Welcome to our New Faculty

In 2017, we welcomed six new faculty members into the Department of Sociology. They cover a wide range of research and teaching areas that will both strengthen and broaden our department’s profile. Though housed across the three campuses, we welcome all of these new faculty members to join in our tri-campus intellectual community.

Dokshin, FedorProfessor Fedor Dokshin studies social movements and political behaviour with a focus on the role of organizations and social networks. He uses primarily quantitative and computational approaches. Recent research examines how emerging energy industries become politically contested and how this contestation might influence regulation and policymaking, the emergence of new industries, and the distribution of health and environmental risks.

 

Flores, JerryProfessor Jerry Flores  is an ethnographer who does research in the areas of intersectionality and crime, prison studies, Latina/o sociology and work on the school to prison pipeline. As a whole, his work investigates how race, class, gender, sexuality and other identities influence people’s trajectories through the educational and penal institutions. His new work will investigate issues related to mental health and policing, and the use of video ethnography.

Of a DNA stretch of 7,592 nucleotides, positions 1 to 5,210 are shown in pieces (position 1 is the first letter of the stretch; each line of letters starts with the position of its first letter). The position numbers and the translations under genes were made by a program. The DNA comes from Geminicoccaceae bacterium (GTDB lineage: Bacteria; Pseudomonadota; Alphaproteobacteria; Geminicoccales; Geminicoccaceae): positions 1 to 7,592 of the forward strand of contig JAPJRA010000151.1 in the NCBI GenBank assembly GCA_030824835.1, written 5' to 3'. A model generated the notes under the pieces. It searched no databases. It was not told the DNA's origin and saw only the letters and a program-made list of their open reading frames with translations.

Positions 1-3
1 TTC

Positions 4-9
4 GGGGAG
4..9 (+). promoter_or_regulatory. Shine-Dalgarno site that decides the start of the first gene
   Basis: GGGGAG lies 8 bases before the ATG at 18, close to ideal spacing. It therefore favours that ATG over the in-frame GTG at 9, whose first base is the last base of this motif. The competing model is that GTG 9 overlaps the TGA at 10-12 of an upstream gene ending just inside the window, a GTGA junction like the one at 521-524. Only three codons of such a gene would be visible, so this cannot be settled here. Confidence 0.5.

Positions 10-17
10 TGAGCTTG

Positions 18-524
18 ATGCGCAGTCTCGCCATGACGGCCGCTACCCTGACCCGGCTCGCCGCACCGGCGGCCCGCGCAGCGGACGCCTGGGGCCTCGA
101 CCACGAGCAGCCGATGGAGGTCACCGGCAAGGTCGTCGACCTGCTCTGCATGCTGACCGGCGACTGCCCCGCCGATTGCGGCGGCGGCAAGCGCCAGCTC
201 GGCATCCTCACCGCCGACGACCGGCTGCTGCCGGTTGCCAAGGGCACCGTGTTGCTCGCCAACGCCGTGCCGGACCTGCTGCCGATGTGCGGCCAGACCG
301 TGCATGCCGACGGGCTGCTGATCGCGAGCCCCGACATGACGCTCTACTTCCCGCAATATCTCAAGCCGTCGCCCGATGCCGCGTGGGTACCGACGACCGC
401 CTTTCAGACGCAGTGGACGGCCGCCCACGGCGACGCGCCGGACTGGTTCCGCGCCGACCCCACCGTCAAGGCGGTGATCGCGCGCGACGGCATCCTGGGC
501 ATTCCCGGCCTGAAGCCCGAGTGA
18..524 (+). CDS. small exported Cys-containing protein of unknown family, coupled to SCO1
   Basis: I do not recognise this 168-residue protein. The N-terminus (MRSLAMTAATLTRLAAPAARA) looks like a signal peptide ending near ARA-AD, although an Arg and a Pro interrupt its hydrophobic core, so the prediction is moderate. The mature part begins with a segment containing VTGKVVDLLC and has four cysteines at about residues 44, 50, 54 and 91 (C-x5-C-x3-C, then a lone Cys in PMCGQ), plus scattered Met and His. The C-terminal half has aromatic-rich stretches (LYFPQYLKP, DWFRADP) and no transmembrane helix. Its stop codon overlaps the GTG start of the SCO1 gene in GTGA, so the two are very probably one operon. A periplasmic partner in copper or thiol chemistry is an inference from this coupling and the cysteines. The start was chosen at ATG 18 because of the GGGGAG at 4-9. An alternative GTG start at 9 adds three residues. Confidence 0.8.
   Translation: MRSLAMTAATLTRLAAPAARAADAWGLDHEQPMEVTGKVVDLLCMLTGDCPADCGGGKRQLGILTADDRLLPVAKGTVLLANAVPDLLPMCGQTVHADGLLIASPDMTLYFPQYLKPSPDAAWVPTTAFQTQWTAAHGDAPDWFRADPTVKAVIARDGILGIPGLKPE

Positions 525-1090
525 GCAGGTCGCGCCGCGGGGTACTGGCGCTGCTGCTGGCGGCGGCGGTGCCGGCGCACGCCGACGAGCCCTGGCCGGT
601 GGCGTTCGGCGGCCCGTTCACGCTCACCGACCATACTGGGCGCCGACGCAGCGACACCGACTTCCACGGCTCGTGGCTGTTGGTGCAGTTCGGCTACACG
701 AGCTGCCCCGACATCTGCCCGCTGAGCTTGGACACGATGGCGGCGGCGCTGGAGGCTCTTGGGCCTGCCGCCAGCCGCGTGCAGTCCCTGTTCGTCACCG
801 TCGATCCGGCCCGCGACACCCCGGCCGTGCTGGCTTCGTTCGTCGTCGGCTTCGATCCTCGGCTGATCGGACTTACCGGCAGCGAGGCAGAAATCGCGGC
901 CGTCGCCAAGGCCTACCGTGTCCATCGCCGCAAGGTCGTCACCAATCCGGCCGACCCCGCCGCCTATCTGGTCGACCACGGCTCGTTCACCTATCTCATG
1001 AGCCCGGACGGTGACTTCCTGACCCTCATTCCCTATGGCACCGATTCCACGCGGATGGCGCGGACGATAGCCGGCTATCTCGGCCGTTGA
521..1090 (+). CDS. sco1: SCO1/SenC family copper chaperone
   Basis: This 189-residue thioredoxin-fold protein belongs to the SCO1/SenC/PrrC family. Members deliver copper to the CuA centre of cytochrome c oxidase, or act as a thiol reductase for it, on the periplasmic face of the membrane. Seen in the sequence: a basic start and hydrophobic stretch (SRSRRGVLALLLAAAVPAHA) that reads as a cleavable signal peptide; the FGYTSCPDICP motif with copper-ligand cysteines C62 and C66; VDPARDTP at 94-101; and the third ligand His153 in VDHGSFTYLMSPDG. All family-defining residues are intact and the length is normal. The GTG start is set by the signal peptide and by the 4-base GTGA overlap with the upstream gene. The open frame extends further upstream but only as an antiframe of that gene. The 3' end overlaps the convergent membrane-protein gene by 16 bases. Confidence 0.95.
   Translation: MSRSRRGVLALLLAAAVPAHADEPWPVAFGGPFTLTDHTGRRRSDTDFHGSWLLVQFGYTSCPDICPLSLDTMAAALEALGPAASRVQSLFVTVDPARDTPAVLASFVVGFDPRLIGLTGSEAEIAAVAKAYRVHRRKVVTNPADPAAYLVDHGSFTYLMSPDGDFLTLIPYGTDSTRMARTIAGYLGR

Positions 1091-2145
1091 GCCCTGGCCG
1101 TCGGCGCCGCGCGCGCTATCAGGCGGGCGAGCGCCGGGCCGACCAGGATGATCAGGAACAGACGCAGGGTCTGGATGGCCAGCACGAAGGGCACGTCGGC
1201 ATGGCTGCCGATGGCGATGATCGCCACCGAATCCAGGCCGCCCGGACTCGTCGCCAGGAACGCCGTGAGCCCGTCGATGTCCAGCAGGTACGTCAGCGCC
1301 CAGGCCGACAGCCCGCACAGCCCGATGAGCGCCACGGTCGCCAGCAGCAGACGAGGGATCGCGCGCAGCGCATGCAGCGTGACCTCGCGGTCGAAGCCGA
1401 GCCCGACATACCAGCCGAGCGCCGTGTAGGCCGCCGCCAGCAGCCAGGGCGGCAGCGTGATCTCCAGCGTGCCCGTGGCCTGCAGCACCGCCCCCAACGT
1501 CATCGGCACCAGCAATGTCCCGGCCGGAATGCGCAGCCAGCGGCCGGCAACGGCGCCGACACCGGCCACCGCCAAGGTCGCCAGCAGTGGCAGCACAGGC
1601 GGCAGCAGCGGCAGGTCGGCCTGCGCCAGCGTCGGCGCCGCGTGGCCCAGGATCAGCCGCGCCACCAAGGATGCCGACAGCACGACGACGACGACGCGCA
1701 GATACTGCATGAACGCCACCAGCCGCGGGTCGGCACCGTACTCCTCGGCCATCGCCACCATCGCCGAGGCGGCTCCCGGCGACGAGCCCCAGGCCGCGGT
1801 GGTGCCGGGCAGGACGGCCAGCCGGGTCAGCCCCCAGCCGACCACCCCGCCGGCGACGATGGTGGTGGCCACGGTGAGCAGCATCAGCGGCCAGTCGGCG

Plys, KristinProfessor Kristin Plys’  research sits at the intersection of political economy, postcolonial theory, sociology of development, labour and labour movements, historical sociology, and global area studies. The greater part of her intellectual work analyses the historical trajectory of global capitalism as seen from working class and anti-colonial movements in the Global South. This research program has led her to take a particular interest in “Third World” political economy in the mid-20th century, shifts in the global trade balance between Early Modern Europe and Asia, and the theories of political economy that help to analyse these historical phenomena.

Jasmine RaultProfessor Jasmine Rault’s research focuses on sexuality, gender, race and ethnicity as axes of power, social change and aesthetic potentiality. Her work takes queer feminist approaches to architecture and design (both material and digital), online research ethics and economies, and questions of sexuality in transnational arts and social movements. She is currently working on the techno-social history of ‘openness’ since the late nineteenth century, and a collaborative project to reimagine online research, publishing and archiving protocols that prioritize decolonizing, trans- feminist, queer, Indigenous and Black methodologies.

Silver, MichelleProfessor Michelle Silver studies how cumulative life experiences influence health, well-being, and adaptation to later life course transitions. Her current work focuses on the relationship between work identity and retirement; perceptions about aging; embodiment, aging and resilience; and health information seeking behaviors. She is also interested in later life gender disparities in life expectancy and pensions.